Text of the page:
Victoria has fallen in its national ranking by millennials among best places to live, according to research done by Point2. (Don Descoteau/News Staff)

Victoria has fallen in its national ranking by millennials among best places to live, according to research done by Point2. (Don Descoteau/News Staff)

Victoria falls six positions to eighth in millennials’ ranking of city centres

Healthcare, life satisfaction saw monumental backslides in the past four years: Point2

Victoria has fallen in its standing as a desirable urban centre for millennials in Canada, according to the real estate experts at Point2.

In a rank accounting for home prices, income, health care, climate, life satisfaction and four other indicators, the capital fell from second to the eighth in the eyes of Gen Y.

Quebec City remains in the number one spot, followed by Ottawa, Kingston, Halifax, St. John’s, New Westminster and Levis, Quebec, which have moved between Victoria and number 2.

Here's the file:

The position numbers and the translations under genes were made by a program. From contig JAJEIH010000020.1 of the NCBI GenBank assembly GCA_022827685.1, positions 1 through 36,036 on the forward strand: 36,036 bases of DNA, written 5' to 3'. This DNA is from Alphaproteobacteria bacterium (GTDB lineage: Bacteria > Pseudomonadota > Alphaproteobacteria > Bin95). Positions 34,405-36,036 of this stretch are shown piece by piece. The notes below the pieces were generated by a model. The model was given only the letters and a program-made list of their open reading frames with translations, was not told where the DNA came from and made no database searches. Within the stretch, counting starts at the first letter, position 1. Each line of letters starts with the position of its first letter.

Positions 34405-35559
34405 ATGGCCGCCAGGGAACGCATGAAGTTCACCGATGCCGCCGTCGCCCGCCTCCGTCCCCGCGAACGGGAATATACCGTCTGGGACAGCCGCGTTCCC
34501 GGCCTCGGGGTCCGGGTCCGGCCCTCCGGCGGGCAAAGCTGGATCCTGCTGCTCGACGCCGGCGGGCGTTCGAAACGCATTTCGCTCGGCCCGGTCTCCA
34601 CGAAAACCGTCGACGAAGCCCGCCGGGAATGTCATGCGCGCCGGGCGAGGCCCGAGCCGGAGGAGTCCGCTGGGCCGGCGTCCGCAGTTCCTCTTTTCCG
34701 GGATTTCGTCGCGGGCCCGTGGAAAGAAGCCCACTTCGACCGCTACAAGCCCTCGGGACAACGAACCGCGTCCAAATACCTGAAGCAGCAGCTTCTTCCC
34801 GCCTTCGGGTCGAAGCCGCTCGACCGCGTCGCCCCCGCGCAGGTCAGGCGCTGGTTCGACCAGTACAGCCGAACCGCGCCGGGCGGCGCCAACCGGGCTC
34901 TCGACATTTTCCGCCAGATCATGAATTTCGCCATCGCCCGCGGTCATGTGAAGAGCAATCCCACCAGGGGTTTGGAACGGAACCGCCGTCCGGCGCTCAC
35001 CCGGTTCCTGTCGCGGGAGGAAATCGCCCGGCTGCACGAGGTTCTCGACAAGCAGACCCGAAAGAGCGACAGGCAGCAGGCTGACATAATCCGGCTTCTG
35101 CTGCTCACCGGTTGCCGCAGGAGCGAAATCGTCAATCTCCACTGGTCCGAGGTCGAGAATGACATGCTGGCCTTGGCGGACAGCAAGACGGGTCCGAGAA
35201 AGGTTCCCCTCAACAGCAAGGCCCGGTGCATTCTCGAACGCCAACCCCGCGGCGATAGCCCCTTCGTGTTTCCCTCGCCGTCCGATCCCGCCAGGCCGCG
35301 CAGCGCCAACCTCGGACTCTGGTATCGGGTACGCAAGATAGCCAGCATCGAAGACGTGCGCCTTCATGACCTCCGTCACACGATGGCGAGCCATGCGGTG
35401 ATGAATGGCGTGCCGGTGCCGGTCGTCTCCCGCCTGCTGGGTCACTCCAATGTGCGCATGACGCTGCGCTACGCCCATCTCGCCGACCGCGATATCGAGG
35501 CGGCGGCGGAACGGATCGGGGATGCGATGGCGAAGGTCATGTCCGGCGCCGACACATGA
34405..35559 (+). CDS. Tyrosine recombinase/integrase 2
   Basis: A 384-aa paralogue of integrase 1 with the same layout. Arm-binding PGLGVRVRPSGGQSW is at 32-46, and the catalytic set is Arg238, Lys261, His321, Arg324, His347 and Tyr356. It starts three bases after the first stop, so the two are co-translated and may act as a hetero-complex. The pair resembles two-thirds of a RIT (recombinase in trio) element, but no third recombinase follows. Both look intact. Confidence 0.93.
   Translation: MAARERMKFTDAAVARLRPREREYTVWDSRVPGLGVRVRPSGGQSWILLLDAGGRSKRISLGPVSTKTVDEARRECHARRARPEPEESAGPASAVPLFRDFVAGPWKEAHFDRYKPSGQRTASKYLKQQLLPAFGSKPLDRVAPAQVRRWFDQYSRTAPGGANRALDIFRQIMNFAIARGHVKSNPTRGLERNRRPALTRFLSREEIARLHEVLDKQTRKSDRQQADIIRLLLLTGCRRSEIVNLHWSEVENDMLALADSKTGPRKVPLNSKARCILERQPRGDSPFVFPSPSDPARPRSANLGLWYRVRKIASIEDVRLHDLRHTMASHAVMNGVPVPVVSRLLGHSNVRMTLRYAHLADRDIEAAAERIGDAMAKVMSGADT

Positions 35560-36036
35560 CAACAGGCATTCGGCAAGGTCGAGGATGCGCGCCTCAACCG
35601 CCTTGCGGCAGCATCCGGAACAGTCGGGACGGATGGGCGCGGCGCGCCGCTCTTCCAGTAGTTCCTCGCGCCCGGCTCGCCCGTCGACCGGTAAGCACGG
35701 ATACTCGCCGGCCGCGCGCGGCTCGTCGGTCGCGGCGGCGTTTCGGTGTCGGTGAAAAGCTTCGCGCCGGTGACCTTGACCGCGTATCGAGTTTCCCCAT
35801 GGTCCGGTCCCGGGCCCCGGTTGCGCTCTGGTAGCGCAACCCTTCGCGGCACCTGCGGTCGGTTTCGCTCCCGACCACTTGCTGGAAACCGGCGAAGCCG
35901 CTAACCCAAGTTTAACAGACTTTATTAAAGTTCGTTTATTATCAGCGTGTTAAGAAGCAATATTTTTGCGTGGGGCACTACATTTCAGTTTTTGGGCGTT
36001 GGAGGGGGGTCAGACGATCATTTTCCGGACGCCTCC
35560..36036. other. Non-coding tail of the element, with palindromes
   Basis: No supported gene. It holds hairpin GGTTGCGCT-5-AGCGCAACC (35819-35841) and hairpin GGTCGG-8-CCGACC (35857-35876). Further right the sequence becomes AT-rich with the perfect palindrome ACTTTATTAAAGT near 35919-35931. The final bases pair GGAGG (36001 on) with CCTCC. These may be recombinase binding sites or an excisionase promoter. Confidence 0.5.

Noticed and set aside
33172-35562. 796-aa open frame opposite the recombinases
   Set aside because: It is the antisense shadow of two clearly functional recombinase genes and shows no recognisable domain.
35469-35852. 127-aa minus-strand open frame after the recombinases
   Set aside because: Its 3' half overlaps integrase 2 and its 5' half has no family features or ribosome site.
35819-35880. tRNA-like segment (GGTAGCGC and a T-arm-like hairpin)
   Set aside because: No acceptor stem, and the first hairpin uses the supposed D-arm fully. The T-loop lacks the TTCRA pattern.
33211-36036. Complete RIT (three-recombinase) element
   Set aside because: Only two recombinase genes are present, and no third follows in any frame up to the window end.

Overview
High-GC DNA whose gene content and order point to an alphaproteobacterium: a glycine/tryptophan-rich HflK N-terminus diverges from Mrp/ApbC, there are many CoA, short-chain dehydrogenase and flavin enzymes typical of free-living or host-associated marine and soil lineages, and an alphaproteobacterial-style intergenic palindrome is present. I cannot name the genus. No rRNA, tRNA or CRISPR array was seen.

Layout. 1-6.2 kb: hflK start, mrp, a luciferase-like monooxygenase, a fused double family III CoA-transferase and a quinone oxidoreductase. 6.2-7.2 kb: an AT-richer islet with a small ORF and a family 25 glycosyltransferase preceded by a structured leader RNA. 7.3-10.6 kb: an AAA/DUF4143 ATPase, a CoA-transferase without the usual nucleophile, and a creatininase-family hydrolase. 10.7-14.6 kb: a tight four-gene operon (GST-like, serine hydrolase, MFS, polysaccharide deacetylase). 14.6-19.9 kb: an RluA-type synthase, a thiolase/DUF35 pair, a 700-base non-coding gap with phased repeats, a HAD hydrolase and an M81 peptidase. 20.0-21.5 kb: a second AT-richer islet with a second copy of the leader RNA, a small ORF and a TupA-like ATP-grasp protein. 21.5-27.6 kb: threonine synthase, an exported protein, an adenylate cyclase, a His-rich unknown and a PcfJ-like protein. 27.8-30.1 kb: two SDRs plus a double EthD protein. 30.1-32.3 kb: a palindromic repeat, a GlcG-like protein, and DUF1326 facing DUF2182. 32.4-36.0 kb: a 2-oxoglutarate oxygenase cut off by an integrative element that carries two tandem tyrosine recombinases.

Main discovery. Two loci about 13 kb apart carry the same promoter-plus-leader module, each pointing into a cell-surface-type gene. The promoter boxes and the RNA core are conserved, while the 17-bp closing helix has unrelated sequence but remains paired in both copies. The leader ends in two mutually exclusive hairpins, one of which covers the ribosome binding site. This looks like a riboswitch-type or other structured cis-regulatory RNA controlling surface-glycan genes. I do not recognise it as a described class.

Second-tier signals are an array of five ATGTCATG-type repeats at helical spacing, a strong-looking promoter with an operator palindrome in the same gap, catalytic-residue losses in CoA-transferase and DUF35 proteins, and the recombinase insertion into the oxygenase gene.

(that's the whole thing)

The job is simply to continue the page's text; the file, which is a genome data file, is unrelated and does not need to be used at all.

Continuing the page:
In 2018, the city had a lot going for its coveted position among the second-youngest working generation, some of which still holds true today. The Garden City has the second-largest share of millennials at 27 per cent of the population and, of course, the country’s fairest climate. Our income and unemployment rankings improved between 2018 and 2021 as well, improving to 25th and seventh, respectively.

RELATED STORY: Millennial homebuyers benefiting from pandemic pricing

However, Victoria endured two major backslides in the last four years according to Point2. The quality of our healthcare system and access to quality care dropped from 26th to 38th. Life satisfaction – a measure of social connections, lifestyle options and other spices of life – fell from number 1 in the country to 39th.

RELATED STORY: Younger Canadians, immigrants report major drops in life satisfaction because of COVID-19

Saanich found itself in the 24th overall position of Point2’s millennial ranking. Nanaimo was behind the middle of the pack at 58th, while Langley found itself ranking last of the 85 cities surveyed. Data for the ranking was pulled from Statistics Canada, Numbeo, CREA and real estate associations, according to Point2.


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